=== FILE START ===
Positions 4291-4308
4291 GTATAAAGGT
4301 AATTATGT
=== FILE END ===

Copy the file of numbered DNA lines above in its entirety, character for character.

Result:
Positions 4291-4308
4291 GTATAAAGGT
4301 AATTATGT